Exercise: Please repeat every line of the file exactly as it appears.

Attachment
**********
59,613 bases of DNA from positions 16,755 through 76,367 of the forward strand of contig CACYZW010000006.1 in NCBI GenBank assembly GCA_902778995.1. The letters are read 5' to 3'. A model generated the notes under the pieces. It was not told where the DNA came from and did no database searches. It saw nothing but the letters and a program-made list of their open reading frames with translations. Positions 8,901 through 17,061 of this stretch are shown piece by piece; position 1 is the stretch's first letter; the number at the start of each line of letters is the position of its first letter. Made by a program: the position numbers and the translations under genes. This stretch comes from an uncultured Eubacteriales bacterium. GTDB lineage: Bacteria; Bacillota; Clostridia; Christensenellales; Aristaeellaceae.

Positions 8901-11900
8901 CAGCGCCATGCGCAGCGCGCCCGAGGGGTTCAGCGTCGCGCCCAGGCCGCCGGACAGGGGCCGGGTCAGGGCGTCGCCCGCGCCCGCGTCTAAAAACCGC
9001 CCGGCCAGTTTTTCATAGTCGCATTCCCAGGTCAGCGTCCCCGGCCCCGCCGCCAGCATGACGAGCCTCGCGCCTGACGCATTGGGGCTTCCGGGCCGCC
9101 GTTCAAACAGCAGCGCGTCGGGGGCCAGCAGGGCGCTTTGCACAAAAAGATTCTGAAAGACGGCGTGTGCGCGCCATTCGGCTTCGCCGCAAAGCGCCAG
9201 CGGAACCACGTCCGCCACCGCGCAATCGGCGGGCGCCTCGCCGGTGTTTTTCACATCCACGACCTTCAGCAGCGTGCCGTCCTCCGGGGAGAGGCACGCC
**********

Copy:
59,613 bases of DNA from positions 16,755 through 76,367 of the forward strand of contig CACYZW010000006.1 in NCBI GenBank assembly GCA_902778995.1. The letters are read 5' to 3'. A model generated the notes under the pieces. It was not told where the DNA came from and did no database searches. It saw nothing but the letters and a program-made list of their open reading frames with translations. Positions 8,901 through 17,061 of this stretch are shown piece by piece; position 1 is the stretch's first letter; the number at the start of each line of letters is the position of its first letter. Made by a program: the position numbers and the translations under genes. This stretch comes from an uncultured Eubacteriales bacterium. GTDB lineage: Bacteria; Bacillota; Clostridia; Christensenellales; Aristaeellaceae.

Positions 8901-11900
8901 CAGCGCCATGCGCAGCGCGCCCGAGGGGTTCAGCGTCGCGCCCAGGCCGCCGGACAGGGGCCGGGTCAGGGCGTCGCCCGCGCCCGCGTCTAAAAACCGC
9001 CCGGCCAGTTTTTCATAGTCGCATTCCCAGGTCAGCGTCCCCGGCCCCGCCGCCAGCATGACGAGCCTCGCGCCTGACGCATTGGGGCTTCCGGGCCGCC
9101 GTTCAAACAGCAGCGCGTCGGGGGCCAGCAGGGCGCTTTGCACAAAAAGATTCTGAAAGACGGCGTGTGCGCGCCATTCGGCTTCGCCGCAAAGCGCCAG
9201 CGGAACCACGTCCGCCACCGCGCAATCGGCGGGCGCCTCGCCGGTGTTTTTCACATCCACGACCTTCAGCAGCGTGCCGTCCTCCGGGGAGAGGCACGCC